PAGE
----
When the temperature plummets, people want one thing: a big bowl of steaming ramen.
How do I know this? Because I was among the hungry horde that tried to cram into Yoko Ramen for lunch on a cold day in September that felt like November. The place was so packed, we had to wait to even place an order because the kitchen couldn’t keep up.
It’s a small kitchen. And the wait wasn’t that long. You get hopeful when there are that many people in a small restaurant that could easily be overlooked. You start thinking, this many people can’t be wrong. And you know what? They weren’t.
It’s a modest menu, one that matches the size of its urban space, which can’t hold more than 35 people or so. But that’s part of its charm: It’s a get-in, chow-down, get-on-with-your-life kind of place. Plus, it’s affordable, and much better than what Americans have come to accept in the way of fast food.
Vegetables are locally sourced, and the sandwich buns come from a local Mexican bakery. A hot sauce known as Yoko XO is made in house and slathered darkly on the bun of the fried chicken sandwich ($8). It was potent enough to leave my lips tingling but didn’t overpower the flavor of juicy dark meat and crisp dill pickles that are also housemade. The soft torta bread was substantial enough to keep it all together.
I would give that sandwich a slight edge over the Japanese cubano ($9), which features the same bread, char shu pork meat and chopped fried pigs ears, although the latter really wasn’t noticeable. Swiss cheese formed a crunchy coat for the bread, while pickles and spicy mustard inside provided tang. It’s an interesting variation on a cubano, but the pork was less flavorful than the traditional ham.
You can add a side salad or wedge-cut fries to a sandwich for $2; the salad featured a nice mix of fresh greens, pickled radish and sprouts bound by a perky ginger miso dressing. But I could pass on the fries simply because I don’t like them that thick. They were brown and crisp, but the ratio of potato to crisp is just off in a fry that fat, in my opinion. Fries and salad also come in bigger side dish portions for $5.
If you like gyoza, Yoko’s version is very good. There are six of the crescent-shaped dumplings, pan fried so they’re crisp on the outside but tender within. The pork-stuffed gyoza ($7) were succulent, especially when dipped in the tart house sauce. A vegan version ($6) features shiitake mushrooms and salted cabbage.
Sweet or hot chicken wings ($7) are another side dish option, which I didn’t try but expect could be popular for a late-night snack for anyone who’s been to the bar next door, Dick and Dixie’s. Speaking of alcohol, it was a happy surprise to learn that Yoko Ramen offers a modest selection of bottled beers ($5-$9) and sake, available in single servings, carafes or bottles ($9-$60).
Both are perfect partners to Yoko’s main attraction: big bowls of ramen that come in three iterations with a variety of add-ons.
My favorite was the pork ($11) because I love anything that comes from a pig (except maybe the tail or feet, and maybe that’s because I just don’t know better). The broth was rich but not fatty, swimming with thin curly noodles and large slices of tender char shu, all of it topped with shredded cabbage. Every ramen has a perfectly poached egg (onsen tamago) and sliced green onions, known as negi. Extras range from Yoko XO to kimchi or more pork belly (50 cents to $2.50).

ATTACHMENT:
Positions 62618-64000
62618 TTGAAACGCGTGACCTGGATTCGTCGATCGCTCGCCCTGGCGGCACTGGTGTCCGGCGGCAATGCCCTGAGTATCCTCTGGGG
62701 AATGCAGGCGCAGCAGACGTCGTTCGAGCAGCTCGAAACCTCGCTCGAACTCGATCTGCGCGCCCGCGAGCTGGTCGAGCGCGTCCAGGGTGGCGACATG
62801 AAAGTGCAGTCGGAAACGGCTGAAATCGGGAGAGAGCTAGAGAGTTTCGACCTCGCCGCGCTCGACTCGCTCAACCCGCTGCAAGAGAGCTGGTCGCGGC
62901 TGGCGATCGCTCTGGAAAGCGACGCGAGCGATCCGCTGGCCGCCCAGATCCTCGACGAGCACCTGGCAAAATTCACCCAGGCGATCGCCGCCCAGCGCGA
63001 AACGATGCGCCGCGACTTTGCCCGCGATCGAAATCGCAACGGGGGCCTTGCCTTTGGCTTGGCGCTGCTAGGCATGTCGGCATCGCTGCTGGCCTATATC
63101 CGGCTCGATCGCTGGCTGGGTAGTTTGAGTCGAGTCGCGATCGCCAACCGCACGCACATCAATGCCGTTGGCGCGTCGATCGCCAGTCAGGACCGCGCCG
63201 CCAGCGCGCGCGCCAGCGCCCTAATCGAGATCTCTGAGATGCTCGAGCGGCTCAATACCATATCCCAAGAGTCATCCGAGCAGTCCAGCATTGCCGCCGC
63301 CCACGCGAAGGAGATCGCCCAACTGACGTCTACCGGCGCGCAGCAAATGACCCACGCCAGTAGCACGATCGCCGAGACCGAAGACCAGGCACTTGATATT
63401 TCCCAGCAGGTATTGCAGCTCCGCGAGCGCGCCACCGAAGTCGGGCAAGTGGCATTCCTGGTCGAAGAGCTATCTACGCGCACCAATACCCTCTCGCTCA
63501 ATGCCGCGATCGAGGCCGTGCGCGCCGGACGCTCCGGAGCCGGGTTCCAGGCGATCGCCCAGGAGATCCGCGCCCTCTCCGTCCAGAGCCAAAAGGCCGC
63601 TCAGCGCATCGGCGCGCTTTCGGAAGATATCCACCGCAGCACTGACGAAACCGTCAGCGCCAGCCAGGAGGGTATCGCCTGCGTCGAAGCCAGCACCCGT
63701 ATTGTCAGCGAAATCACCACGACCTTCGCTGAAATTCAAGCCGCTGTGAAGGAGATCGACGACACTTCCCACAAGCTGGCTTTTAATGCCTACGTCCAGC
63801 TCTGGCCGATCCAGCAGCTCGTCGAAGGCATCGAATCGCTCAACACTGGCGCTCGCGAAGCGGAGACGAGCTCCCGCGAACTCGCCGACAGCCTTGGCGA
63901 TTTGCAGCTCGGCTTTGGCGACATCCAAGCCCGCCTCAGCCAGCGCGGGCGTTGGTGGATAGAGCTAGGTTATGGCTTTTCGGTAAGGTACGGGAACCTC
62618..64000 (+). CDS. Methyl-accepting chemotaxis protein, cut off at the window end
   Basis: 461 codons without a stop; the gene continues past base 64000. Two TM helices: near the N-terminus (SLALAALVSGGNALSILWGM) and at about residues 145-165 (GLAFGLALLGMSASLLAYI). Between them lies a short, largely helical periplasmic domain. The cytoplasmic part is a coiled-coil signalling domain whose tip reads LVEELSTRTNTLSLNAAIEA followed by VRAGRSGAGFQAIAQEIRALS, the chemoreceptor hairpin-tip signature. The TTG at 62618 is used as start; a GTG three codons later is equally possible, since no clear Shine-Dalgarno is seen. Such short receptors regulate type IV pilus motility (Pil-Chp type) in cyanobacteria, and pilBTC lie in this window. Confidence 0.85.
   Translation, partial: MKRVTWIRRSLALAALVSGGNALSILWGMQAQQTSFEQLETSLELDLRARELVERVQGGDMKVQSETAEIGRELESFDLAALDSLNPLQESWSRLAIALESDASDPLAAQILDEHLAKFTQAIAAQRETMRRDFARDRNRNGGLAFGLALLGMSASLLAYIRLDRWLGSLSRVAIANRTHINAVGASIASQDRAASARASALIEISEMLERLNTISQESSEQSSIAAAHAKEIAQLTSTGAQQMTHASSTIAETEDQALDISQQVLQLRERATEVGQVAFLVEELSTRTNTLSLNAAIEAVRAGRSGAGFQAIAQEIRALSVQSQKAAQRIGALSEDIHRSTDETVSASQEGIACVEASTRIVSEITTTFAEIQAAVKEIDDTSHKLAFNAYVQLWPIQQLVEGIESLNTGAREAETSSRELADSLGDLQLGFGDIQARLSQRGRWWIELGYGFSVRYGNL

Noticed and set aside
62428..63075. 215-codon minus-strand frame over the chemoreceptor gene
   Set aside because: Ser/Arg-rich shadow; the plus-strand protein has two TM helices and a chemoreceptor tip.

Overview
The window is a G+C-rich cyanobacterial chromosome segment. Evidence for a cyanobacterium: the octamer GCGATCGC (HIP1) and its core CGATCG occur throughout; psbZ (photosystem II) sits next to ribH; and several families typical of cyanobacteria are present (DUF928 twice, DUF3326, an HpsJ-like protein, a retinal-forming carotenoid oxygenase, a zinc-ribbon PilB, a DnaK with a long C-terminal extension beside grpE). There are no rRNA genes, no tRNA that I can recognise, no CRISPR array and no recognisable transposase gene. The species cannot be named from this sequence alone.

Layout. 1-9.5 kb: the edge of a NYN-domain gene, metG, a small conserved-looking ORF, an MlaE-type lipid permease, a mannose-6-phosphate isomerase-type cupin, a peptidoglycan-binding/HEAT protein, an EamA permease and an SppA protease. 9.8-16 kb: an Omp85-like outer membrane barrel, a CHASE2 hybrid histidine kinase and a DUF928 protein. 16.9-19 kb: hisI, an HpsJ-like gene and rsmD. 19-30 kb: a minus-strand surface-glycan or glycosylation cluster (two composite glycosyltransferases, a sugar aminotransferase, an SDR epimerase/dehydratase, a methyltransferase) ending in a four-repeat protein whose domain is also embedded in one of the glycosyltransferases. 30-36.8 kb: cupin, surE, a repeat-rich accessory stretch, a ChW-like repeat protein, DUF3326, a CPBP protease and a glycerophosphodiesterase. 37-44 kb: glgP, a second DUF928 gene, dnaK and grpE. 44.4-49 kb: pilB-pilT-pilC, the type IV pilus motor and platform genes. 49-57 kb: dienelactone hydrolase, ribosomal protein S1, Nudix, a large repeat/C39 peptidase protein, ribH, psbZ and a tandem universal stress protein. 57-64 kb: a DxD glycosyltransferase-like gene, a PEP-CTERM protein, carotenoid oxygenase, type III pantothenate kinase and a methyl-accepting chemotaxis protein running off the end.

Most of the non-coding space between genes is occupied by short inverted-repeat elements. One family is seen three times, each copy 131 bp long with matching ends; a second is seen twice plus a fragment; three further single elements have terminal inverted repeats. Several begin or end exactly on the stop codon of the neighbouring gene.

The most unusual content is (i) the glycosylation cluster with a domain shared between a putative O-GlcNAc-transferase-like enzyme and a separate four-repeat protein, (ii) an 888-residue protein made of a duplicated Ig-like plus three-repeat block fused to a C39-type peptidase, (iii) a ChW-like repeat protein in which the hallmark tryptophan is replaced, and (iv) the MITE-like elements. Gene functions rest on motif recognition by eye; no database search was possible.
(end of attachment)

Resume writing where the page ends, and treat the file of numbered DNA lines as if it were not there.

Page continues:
My next favorite was the veggie ramen ($9), which becomes vegan without the egg. A small chalkboard at the counter where you place your order helpfully lists the day’s vegetables, and our ramen included zucchini squash, turnip, collard greens and eggplant. That broth, spiked with miso, was also richly flavored. I would happily forgo pork for that ramen.
Yoko also makes a chicken ramen ($10) with a lighter broth, the same glorious tangle of noodles and the usual accoutrements. But the chicken was fried, which didn’t seem like something you’d stir into soup. I would remove it from the soup to retain the crisp coating on the flavorful thigh meat. When I try it again, I might add a pickled mushroom and some XO sauce for a flavor boost.
There isn’t traditional table service at Yoko, since you order at the counter and then take a number at your table. But wait staff is always on hand to fetch a missing spoon or fill a water glass.
Ramen shops aren’t that common in Salt Lake City, so the addition of Yoko Ramen is something to celebrate. Once that north wind starts to blow, you’ll know where to go.
** 1/2 stars
This small shop offers three varieties of ramen, along with sandwiches, gyoza and a rotating lineup of specials. Vegetables and bread are fresh and locally sourced, and prices are reasonable. The pork ramen is meaty and delicious, and you won’t even miss the meat in the veggie ramen. Yoko also offers a small selection of beer and sake and is open until midnight Tuesday through Saturday.
Location • 473 E. 300 South, Salt Lake City; 801-876-5267
Online • yokoramenslc.com
Hours • Tuesday-Saturday, 11 a.m. to midnight; Sunday, noon to 8 p.m.
Children’s menu • No
Prices • $
Liquor • Beer and sake
Reservations • No
Takeout • Yes
Wheelchair access • No
Outdoor dining • No
On-site parking • No
Credit cards • Yes